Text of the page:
I have a 24' x 24' round pool that holds 13,000 gallons of water above ground. Well I am totally confused on what I am doing wrong. I have 2 floating canisters of 3" tabs floating around in the pool. I have shocked, then added acid, then I get reading of chlorine to high and ph to high. When I try to lower the ph with the acid then I lose my chlorine so I am playing this game over and over wasting so much in chemicals.
What am I doing wrong? Please help. Also, my total alkaline reads high, as in the highest number on a test strip. The ph is always up 8.2 and when chlorine is high it reads 5.10. I am so confused on this. It is making swimming to me a nightmare.
Maybe I can simplify this for you, because it should not be that difficult.
I don't know a lot about pool chemistry but I do know enough to have kept an above ground pool sparkling clean for around forty years now. I also know that when you take a water sample into a pool store to be tested, chances are you will be sold a lot more chemicals than you really need. That is unless you are doing business with a store that is honest and that you can trust, these are hard to come by. It seems that most of them just want to sell chemicals.
If I am not mistaken, you lower ph with soda ash and raise it with acid. But, speaking of the ph side of your test kit, I would ignore that for a while. I have ignored it for forty years, that does not mean you should, but at least for now. Vinyl liners are non-porous and not nearly as susceptible to algae growth as in ground gunite pools. Provided your ph is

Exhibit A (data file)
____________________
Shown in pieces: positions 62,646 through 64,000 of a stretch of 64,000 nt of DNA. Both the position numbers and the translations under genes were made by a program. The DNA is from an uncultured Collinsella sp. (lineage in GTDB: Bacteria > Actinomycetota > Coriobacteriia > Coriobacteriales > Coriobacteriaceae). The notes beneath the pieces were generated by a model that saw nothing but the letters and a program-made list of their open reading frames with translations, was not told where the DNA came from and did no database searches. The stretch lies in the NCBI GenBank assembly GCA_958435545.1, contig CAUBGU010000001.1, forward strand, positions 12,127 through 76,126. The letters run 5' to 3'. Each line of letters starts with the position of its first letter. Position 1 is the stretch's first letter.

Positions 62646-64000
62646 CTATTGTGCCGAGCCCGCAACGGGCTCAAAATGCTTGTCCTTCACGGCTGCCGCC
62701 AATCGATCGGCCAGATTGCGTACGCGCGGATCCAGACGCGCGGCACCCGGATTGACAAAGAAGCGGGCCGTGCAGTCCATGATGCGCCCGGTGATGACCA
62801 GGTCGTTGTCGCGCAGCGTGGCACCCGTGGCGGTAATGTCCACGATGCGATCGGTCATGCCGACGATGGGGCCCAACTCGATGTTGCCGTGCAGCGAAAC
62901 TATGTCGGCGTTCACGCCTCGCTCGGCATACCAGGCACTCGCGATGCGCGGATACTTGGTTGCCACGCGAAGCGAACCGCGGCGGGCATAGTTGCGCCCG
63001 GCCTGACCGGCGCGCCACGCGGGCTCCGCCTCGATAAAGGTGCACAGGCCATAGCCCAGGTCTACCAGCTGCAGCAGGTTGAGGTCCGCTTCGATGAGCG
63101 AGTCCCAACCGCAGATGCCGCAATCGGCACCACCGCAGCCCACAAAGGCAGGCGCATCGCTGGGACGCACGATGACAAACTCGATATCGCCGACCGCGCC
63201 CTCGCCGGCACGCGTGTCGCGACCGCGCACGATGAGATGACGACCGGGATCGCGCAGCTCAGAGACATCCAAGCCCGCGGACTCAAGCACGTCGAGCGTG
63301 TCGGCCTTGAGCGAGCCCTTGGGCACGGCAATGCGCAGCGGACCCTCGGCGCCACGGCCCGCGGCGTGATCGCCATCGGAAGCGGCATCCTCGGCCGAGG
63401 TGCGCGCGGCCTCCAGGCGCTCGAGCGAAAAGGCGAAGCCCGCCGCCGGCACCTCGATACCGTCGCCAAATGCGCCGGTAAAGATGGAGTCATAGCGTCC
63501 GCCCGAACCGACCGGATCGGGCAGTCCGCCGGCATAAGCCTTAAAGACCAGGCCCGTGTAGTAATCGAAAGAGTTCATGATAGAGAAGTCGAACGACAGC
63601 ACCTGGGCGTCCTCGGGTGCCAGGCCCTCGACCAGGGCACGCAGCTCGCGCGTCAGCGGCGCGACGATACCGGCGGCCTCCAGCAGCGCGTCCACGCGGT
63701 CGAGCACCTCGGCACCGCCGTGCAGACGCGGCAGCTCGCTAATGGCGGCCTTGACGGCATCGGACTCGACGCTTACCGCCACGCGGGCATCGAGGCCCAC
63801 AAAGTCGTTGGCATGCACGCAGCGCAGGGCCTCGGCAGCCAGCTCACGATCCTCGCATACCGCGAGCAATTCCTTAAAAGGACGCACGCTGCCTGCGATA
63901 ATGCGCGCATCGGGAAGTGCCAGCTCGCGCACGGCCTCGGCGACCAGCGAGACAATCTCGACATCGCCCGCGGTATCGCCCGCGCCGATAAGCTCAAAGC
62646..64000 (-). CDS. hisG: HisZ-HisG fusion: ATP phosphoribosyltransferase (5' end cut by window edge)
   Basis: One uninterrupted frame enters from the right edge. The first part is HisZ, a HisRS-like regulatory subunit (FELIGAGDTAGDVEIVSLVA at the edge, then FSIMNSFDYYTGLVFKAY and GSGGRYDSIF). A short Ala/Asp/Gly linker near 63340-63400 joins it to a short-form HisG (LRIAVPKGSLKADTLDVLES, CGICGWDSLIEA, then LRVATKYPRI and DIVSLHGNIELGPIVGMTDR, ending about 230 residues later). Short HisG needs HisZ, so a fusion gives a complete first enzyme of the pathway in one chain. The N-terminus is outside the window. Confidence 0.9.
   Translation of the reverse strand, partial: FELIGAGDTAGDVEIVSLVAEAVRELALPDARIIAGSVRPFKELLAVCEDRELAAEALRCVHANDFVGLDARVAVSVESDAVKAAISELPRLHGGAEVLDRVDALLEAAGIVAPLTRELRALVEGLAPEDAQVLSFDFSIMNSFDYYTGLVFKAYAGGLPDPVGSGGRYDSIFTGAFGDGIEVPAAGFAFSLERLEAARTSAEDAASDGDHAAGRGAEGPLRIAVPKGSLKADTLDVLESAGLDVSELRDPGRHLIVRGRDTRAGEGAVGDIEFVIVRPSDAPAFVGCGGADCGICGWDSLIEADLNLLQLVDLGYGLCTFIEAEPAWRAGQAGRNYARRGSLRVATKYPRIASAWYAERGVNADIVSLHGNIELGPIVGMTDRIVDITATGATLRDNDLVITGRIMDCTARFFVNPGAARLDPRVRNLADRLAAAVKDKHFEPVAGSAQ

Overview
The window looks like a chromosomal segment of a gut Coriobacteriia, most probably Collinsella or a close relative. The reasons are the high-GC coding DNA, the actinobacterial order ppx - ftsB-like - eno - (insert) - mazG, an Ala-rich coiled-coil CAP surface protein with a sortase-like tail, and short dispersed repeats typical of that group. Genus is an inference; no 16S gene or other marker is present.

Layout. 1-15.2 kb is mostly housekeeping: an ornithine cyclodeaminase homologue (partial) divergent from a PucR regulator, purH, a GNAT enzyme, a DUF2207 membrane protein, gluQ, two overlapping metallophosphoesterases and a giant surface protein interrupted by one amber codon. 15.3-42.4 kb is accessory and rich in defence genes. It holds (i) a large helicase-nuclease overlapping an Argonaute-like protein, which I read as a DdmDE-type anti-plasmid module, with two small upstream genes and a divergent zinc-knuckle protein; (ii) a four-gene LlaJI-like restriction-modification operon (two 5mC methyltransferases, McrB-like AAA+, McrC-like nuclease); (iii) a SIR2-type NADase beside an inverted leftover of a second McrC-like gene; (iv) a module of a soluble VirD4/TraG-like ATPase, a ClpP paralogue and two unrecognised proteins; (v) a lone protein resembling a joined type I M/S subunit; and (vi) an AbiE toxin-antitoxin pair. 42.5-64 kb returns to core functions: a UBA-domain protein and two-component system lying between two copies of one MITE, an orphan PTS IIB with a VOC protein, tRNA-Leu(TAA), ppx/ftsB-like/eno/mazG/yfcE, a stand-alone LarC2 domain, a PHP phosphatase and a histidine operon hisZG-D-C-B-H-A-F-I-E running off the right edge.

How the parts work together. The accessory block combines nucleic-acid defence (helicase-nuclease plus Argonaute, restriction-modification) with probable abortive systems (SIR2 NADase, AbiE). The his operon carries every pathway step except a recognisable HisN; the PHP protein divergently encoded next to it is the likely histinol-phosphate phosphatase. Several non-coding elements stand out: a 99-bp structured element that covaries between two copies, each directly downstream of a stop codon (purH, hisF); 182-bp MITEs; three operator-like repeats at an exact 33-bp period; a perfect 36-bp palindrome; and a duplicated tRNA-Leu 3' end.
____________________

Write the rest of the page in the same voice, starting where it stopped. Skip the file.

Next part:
Make sure your water has stabilizer in it. This keeps the sun from taking the chlorine out of the pool. Stabilizer is a one time deal, you add several pounds and you are good to go.
I use one floating chlorinator full of three inch tabs. With a 24' pool you will probably start with the ring adjustment wide open. After daily testing of the water you may close this a little.
During the hot part of the summer I shock the pool every two weeks. I use a bag of vinyl shock. As the whether cools once a month is fine for this.
I also keep granule chlorine on hand. If the chlorine tests low I give it a fast boost with granules. Chlorinators take time to boost a chlorine level, in most cases too long. Use the granules for a fast boost. I seldom test my water but if I come out and find my chlorinator empty, I add granules for a fast boost and load the chlorinator for maintenance. If I happen to test the water and it is low, I use granules. I then check the chlorinator, if it has plenty of tabs, I may open the setting just a hair.
One last comment about pool chemistry, it may not be the pool chemistry at all. Most people do not run their filters enough. The hotter it gets the longer they need to run. If you ever have water clarity problems, you let the filter run 24/7 until the water is clear. A couple more hours a day in filter use would take care of so many pool chemical problems, give it a try.
I know people with 1/2 and 3/4 HP pumps that let them run 24 hours a day all summer and they never have cloudy or green water. It does make a difference.
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